She did her best to please the Cosgroves and not expand too much, although there was scant chance of that in any case, on the meager crusts they spared for her plate. Sometimes, for amusement, she pictured herself bulging out of their windows and chimney until she became so big that the house lifted from its foundations and she clumped down the street wearing it, with a tiny, squealing, Mistress Cosgrove running after her.
"What do you smirk at, girl?" was a demand often uttered by that lady, and Meg's apparent inability to answer only made her mistress more irate and suspicious, resulting in many pinches to Meg's arms and beatings about her wicked head.
Four years later, when the master was hired for a new school in a larger town, they decided not to take their servant with them.
"She eats too much," Mistress Cosgrove complained to her husband. "I'll find another maid in King's Lynn. To be sure there's better pickings there. This one's always thinking. You can see it on her face. I'm sure I caught her reading from one of your books t'other day. "
"Reading?" Her husband had choked out a short chuckle. "I very much doubt it, my dear. She must have been looking at the illuminations, attracted, as a magpie would be, by the gold leaf."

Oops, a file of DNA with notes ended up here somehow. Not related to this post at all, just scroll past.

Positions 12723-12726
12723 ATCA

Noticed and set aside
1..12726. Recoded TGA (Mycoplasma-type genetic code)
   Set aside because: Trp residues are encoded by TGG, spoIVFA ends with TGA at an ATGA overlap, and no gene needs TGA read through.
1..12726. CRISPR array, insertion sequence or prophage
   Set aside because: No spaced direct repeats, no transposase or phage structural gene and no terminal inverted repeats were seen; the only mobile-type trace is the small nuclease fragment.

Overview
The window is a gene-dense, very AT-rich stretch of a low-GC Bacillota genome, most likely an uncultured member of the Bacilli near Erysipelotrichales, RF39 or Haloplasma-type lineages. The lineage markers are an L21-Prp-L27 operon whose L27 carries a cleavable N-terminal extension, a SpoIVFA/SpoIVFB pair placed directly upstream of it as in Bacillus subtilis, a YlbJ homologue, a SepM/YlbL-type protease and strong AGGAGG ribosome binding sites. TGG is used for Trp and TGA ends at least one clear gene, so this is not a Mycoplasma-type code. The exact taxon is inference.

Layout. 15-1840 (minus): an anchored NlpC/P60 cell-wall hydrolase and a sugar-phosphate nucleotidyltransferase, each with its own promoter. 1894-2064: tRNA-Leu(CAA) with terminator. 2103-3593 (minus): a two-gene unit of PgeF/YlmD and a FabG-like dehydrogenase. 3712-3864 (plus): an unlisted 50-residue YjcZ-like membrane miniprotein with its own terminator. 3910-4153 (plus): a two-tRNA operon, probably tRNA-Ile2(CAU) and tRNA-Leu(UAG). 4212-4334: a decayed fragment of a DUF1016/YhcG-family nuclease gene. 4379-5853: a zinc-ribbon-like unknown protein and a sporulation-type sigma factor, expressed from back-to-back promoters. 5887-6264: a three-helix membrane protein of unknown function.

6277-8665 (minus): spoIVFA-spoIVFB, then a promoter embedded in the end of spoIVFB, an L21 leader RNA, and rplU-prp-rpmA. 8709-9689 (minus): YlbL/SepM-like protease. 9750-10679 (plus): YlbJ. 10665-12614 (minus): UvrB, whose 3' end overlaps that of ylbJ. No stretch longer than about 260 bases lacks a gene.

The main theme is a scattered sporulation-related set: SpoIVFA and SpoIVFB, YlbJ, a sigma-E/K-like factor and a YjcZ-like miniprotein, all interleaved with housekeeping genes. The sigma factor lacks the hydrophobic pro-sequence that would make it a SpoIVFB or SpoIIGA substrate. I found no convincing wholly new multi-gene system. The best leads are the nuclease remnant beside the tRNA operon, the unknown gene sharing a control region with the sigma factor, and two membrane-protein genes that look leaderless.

They thought her illiterate, of course. She wasn't supposed to get above herself, even though Master Cosgrove gave speeches to the boys in his class about aspirations and reaching for greatness. It was different for girls. Especially for those whose unwed mothers abandoned them to the charity of the parish. If Meg was to find honest work for herself, the less education she had the better. Grand folk didn't care for maidservants who, if they could read and write, were capable of prying into their master's correspondence, nosing into business that was not theirs to heed and generally getting above themselves.